You may or may not know/remember that I was an art history major for two years, and even though I didn't go through my degree to the very end (I decided to pursue writing instead), I would say I was fairly passionate about it. In fact, I had aspirations of becoming a professor -- that's right folks, I had every intention of devoting the next ten or more years to education, wherever that may have taken me. And so when I was considering which topic I might like to explore for a masters degree (and eventually my PhD), I was going back and forth between two topics: Flemish painting (think Vermeer, the artist who created my absolute favourite painting Girl with a Pearl Earring) and early Canadian photography. I'd always loved Vermeer, but it was an amazing documentary on the "Queen's Photographer" William Notman that began to sway me toward Canadian photography. His work was different from a lot of photographers at the time, and some of it very complex. If you're interested in taking a look at his photographs, check out Museum McCord's virtual exhibit about him.
In any case, I was obsessed. I had print-outs of his work hanging on my wall. I wrote possibly my best university essay about his influence on the world's perception of Canada. And I honestly never though I would care that much about anything even remotely Canadian, because while I love living here, our history is not the most fascinating. Because I was totally hung up about this photographer, I decided that someday, I would find a William Notman photograph, and make it my own. I'd only ever seen a couple in person (strangely, it was a gentleman exhibiting early Canadian photographs at the mall), but they weren't for sale. So I could only admire them through a glass case, and then have to walk away.
But for the past two years I have looked through probably hundreds of old photographs at various antique stores with no luck at all. I was tempted to ask the store owners if they would keep an eye out for any Notmans, but then I thought they probably get so many old photographs that they don't even care about the studio anymore. Then...it happened. Yesterday, while out antiquing with my best friend (and maid of honour!), I found it. Buried in among a stash of photographs, I drew it out, and I stopped breathing as I stared at the studio name at the bottom of the portrait. It was all very dramatic, I can assure you. What made it even more amazing to me, was that the photograph was from his Boston Studio -- not even Ottawa or Montreal. It was one lonely photograph taken in a different country that somehow made it's way to that antique store, and into my hands. And thus my lifetime goal was accomplished for the price of three dollars.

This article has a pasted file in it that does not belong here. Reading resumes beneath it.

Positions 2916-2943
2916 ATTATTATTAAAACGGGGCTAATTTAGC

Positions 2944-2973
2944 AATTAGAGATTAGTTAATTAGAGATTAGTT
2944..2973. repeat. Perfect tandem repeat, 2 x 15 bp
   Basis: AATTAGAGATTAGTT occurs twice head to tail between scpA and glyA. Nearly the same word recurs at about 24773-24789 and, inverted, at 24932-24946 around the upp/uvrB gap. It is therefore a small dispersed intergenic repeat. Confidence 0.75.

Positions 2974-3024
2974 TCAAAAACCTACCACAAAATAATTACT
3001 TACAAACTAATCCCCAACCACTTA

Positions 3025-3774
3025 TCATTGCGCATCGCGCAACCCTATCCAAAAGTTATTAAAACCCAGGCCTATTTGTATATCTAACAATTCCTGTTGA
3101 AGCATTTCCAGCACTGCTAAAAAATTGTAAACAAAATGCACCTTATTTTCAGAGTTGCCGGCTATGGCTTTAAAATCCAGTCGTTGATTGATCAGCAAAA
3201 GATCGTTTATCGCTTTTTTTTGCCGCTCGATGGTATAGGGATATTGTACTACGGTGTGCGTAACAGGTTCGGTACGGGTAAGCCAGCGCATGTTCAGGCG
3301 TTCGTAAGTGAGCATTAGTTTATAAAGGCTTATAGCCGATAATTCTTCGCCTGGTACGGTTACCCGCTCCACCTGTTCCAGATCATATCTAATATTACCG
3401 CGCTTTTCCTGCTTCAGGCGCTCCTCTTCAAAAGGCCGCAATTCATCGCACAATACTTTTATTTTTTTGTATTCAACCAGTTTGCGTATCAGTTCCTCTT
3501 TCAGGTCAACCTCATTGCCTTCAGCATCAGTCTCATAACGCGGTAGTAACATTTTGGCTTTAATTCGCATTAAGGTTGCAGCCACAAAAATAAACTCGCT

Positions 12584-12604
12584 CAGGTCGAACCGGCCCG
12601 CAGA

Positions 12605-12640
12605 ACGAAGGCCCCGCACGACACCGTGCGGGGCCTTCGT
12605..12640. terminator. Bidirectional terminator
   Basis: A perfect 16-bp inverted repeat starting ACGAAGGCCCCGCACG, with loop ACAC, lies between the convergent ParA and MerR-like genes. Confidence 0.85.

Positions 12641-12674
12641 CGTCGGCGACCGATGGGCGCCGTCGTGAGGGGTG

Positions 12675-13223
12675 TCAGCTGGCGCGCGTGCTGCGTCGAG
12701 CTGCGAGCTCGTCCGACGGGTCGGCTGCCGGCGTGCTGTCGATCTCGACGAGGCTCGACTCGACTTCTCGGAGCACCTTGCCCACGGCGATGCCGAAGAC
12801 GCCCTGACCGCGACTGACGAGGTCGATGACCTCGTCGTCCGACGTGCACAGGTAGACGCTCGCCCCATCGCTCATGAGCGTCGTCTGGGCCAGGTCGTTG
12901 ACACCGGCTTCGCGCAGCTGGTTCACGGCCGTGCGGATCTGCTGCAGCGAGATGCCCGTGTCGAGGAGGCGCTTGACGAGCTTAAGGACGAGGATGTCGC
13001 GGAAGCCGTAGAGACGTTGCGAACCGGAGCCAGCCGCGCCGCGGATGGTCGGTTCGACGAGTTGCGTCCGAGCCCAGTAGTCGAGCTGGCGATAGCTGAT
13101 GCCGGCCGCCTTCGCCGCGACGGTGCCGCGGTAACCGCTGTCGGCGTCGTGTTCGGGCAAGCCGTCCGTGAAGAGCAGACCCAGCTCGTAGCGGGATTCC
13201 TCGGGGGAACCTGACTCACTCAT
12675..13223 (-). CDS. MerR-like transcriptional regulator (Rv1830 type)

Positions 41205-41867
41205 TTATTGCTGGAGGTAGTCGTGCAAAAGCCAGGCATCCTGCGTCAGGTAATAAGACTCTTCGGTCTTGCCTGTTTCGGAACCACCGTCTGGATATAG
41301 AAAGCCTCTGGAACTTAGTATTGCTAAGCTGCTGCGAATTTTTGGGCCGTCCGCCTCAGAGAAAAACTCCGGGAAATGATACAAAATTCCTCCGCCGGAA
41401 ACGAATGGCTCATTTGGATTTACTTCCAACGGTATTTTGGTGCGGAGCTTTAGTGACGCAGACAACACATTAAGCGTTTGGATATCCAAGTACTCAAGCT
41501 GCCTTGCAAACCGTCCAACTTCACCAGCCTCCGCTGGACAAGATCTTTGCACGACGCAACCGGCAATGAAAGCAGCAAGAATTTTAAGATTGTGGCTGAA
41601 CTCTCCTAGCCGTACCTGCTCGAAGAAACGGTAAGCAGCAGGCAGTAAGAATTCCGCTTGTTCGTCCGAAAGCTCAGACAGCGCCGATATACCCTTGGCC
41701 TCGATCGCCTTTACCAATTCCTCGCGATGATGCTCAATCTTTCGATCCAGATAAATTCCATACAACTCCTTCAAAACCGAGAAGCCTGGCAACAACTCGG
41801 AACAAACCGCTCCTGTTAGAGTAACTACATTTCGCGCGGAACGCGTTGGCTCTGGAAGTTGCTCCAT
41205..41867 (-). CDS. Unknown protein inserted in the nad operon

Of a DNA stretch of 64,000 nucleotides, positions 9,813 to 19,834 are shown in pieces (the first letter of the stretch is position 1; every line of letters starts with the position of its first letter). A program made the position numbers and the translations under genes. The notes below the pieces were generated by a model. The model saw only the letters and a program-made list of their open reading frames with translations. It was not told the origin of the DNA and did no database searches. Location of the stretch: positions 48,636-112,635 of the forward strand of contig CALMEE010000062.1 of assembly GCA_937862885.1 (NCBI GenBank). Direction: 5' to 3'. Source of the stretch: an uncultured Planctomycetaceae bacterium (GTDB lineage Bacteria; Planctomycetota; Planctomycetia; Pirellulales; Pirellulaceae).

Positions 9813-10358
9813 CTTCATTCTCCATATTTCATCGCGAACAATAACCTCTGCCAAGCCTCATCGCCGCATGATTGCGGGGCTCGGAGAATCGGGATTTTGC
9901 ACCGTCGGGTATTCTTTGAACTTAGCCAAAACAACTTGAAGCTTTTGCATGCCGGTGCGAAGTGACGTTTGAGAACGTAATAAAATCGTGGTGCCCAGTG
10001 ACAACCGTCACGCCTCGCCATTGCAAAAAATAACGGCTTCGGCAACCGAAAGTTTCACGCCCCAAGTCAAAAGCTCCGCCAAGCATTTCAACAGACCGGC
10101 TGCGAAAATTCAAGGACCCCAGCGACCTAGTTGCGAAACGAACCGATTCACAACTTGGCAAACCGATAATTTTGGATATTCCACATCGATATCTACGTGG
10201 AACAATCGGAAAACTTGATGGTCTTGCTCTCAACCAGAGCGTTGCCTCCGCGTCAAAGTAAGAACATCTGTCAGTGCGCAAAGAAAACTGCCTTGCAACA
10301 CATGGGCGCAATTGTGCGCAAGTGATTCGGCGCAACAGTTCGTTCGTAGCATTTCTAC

Funnily enough, I had just told Mary that it would be just my luck that when I found a Notman, it would be of a creepy baby or something. But no! Instead I got myself a sharp-dressed older gentleman with a kind face. On the back of the photo is written the man's name Geo W. Pousland, and what I believe is his year of birth (1814) and death (1894). I did a bit of research, and the span of years of the man's life (and the approximate age he is in the portrait) put him in the right time for Notman's Boston studio, as well as the actual name of the studio (Notman Photographic Company). So I'm absolutely ecstatic that I own an authentic William Notman photograph! I might just have to pop over to the university to show the professor who made us watch that documentary!